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- by mvm2 Jul 31Wouldn't it be eaiser for nurses if there were not different degrees in the nursing feild. With all this LPN not able to find hospital jobs, and employers wanting BSNs, and RN thinking that working in nursing homes is beneith them. Anyways everyone basically seems to get their BSNs to be competitive anyways. LPNs are told to get their RN and RN getting their BSNs I feel wouldn't it make sence to just have all nurses get the same education and be on the same playing feild. If everyone just had to get the education of a BSN to be a nurse it would make things so much easier.
- Oh my, can we say "can of worms." Easier for whom? I am personally of the belief that a BSN is unnecessary for giving bedside care and this trend is just imposing even more over-inflated and unnecessary education costs on an already severely overburdened education/financing system. There is still plenty of room for LPNs in nursing. Not all nursing care requires RN education or RN skills - particularly in the home or outside acute care (and I also think there is still a place for them in the hospital, but that's not a popular opinion).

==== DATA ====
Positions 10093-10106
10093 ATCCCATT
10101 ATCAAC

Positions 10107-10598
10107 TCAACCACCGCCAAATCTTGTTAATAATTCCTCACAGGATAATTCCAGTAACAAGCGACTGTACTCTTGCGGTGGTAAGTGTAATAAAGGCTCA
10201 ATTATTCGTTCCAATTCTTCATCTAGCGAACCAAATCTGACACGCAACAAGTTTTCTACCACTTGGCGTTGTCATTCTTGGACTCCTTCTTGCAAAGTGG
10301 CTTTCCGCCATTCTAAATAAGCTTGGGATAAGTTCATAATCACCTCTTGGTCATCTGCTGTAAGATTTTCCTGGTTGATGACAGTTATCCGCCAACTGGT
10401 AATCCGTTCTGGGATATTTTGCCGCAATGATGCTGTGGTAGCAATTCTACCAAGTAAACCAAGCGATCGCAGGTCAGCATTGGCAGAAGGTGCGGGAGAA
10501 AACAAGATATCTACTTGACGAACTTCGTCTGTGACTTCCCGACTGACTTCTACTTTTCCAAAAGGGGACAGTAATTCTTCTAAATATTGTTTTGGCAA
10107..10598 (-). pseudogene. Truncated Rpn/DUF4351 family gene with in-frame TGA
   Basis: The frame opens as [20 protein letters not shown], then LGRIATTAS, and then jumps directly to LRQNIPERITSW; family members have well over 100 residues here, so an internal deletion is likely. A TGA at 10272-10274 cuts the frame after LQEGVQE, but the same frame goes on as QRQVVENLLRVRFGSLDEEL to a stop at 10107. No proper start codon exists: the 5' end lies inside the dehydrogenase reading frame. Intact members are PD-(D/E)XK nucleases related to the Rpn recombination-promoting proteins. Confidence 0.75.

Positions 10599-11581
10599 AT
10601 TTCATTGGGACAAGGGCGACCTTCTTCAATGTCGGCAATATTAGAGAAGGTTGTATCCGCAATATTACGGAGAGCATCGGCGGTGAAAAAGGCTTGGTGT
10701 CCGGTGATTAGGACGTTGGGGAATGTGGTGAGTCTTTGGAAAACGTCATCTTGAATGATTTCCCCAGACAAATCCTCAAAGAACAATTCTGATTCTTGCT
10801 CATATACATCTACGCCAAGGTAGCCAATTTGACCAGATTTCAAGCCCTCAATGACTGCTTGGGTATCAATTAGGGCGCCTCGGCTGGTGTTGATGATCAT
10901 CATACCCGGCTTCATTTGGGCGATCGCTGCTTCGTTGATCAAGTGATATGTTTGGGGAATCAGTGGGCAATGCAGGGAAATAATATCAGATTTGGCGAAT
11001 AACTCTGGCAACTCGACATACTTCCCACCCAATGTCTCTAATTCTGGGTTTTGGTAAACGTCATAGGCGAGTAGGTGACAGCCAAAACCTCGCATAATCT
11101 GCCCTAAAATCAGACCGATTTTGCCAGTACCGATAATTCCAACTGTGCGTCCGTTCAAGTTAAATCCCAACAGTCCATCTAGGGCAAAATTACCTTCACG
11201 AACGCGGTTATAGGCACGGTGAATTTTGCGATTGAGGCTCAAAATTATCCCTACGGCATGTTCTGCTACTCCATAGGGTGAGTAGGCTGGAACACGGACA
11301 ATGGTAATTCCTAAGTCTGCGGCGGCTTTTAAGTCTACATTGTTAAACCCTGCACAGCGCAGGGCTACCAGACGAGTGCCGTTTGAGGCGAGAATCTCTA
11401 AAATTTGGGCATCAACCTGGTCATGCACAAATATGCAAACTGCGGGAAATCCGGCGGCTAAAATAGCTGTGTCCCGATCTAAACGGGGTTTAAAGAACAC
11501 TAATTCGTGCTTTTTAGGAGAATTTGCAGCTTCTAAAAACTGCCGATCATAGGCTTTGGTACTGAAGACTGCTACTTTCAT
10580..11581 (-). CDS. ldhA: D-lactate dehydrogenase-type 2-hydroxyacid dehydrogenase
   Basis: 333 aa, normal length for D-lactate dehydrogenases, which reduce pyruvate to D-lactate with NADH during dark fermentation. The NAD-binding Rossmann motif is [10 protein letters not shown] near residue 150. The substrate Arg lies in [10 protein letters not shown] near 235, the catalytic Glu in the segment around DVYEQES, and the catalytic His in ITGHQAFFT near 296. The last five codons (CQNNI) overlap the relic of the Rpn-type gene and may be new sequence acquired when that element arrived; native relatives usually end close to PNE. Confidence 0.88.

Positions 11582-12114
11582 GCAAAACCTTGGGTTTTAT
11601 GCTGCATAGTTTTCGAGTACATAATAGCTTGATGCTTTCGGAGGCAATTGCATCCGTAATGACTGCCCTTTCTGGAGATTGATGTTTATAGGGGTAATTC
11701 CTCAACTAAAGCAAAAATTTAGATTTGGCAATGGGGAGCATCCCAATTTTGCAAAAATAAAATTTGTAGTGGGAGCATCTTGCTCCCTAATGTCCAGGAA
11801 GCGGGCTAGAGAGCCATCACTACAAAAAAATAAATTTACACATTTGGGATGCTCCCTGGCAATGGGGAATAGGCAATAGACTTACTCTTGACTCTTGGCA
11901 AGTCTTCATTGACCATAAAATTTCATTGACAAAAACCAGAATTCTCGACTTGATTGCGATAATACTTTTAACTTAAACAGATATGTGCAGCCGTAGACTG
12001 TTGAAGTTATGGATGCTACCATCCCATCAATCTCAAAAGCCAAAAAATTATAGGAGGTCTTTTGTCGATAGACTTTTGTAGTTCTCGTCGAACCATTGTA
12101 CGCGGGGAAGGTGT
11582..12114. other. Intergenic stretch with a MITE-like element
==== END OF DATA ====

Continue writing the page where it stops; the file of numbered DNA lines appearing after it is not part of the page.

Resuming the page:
- Jul 31 by mvm2I totally agree with you. It is just that it saddens me when good nurses are looked over because of the degree they hold. Nurses look down on those that don't have as high of an education as they do. Just wondering how we can have more harmony as nurse to nurse. Equal opertunities for all of you. If you want to work in the hospital you don't have to worry that you are going to be overlooked because the next person went to school longer then you did.Last edit by mvm2 on Jul 31